eldest and most expensive daughter,
Well, the time has finally come for you to graduate from high school,
spread your wings and discover exciting, new ways to spend my cash
It seems like only yesterday that you were first hinting to your
parents (especially me) that you were really the one in charge and
that you just planned to humor us for the next 18 years.
Now that I look back, it was pretty clear that you always had me
completely outmatched. I still remember one time when you had just
finished your bottle, and I lifted you up over my head to make you
giggle. It was such a precious moment for me as I laughed along
with you, looked up into your beautiful eyes-and watched you spit
up directly into my mouth. I'll never forget that taste of partially
digested Similac, and I'm so glad I could share it with you.
Then there was the time when you were around three years old and
requested a doctor set for Christmas-not one of those inexpensive
plastic ones made by Fisher-Price, but a REAL doctor set. (When
I was that age, I was still trying to determine whether dirt was
edible.) I spent a good part of early December that year browsing
through the local medical supply shops looking for the perfect bedpan
and learning that the kidney-shaped vomit bowl is really called
an "emesis basin." Good times!
Throughout your pre-teen years, I watched in amazement as you would
happily get us up at 5:00 AM to attend horseback riding competitions,
knowing even back then that I could scarcely perform basic bodily
functions at that time of day. And throughout high school, you have
been so admirably involved in National Honor Society, academic competitions,
Zonta Club, and your dance and drill team. In contrast, I spent
most of my high school years grooming my mullet and fruitlessly
trying to convince a girl-any girl-to make out with me under the
In a few short days, I'll swell with pride when I watch you graduate
with honors in the top ten percent of your high school class, remembering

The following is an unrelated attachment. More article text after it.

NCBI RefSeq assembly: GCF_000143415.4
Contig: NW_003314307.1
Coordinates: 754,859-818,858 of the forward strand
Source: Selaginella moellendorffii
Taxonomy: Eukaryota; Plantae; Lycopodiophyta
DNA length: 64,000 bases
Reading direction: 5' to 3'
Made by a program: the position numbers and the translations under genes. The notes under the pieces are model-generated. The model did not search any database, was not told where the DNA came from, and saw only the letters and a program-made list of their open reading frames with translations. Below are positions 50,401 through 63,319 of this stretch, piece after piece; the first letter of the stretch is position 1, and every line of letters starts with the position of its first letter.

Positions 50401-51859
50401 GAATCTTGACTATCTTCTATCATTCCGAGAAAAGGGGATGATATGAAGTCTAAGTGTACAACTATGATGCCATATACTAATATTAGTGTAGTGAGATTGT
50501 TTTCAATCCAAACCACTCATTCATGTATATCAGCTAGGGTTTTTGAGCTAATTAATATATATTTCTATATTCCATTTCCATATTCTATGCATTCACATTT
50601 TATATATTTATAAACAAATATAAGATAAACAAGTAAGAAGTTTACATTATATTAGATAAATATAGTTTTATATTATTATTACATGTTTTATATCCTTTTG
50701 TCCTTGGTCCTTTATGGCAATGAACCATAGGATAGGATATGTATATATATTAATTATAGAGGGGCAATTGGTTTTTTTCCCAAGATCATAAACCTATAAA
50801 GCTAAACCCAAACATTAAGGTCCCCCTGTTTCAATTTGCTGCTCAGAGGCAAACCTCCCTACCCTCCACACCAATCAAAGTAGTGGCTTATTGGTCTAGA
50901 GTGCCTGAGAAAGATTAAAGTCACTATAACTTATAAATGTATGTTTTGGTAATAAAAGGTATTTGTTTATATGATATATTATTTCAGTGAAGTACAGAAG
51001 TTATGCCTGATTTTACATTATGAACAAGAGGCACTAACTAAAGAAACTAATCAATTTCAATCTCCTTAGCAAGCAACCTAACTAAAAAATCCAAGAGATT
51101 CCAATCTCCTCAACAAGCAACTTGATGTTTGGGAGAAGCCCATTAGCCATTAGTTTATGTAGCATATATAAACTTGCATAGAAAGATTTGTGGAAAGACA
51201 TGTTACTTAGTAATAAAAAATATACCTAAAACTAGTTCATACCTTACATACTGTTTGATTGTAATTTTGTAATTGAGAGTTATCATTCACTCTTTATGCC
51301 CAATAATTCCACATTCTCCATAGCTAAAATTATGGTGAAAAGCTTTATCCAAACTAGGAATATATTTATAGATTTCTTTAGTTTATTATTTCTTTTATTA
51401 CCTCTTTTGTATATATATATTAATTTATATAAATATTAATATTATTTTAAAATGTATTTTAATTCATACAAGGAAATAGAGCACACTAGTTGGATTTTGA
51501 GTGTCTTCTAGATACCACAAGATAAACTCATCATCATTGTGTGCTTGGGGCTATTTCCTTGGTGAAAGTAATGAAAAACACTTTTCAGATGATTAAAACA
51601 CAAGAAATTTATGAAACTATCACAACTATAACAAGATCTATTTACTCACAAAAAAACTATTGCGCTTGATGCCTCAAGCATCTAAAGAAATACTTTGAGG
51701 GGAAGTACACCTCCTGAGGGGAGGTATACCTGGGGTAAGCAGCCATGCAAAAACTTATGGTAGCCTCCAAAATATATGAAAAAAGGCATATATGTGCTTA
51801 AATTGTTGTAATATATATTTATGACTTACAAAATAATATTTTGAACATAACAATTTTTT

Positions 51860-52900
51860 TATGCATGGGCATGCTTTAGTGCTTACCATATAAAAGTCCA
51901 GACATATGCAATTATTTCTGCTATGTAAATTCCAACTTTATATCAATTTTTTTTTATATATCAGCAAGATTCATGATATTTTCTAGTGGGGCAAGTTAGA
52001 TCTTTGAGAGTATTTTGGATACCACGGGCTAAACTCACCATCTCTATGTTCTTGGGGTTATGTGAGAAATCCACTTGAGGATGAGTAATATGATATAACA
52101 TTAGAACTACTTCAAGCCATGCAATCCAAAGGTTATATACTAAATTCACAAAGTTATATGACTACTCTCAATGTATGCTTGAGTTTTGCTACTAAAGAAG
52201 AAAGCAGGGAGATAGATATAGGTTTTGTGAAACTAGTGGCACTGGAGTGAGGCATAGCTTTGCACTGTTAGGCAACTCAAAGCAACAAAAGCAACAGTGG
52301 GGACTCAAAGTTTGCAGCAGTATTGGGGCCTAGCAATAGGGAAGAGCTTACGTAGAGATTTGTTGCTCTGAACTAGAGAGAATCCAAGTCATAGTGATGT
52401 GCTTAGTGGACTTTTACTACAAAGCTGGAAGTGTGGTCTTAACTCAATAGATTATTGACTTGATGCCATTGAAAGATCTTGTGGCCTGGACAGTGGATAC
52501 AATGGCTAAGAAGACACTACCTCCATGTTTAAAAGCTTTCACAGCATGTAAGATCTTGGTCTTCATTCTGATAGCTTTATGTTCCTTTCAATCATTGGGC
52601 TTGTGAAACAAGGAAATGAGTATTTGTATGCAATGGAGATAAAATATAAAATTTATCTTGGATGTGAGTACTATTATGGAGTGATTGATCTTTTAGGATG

that I graduated with horrors at the thought of trying to calculate
I know I'm not quite the same dad I was when you were little as
the years have taken their toll. My joints are constantly committing
acts of insurrection against the rest of my carcass. The other day,
I'm pretty sure I hyperextended my earlobe while shaving. And as
I sit writing this column, I do so with searing pain radiating down
my neck from reaching too far in the shower to shampoo my back hair.
Heck, these days, a simple sneeze puts my entire musculoskeletal
system at risk of collapse.
Along with my physical descent into fossilization, you have been
so patient as you've grown up with my ongoing grouchiness, vanity,
embarrassing dad jokes, and title as the Grand Master of Cringey
No, I'm afraid you didn't win the lottery when it came to dads.
In fact, you barely won the dad version of a free squirt of hand
sanitizer available at the entrance of Wal-Mart.
But I do love you more than life, and I can't tell you how proud
your mom and I are of your accomplishments. I thank the Lord every
day that He gave you to us-our brave, determined girl-and I pray
that as you and the other seniors in the class of 2021 take your
journey through adulthood, you'll remember to laugh a lot, love
a lot, and keep your mouth closed when you lift your baby over your
Dad/The Grand Master of Cringey "Boomers"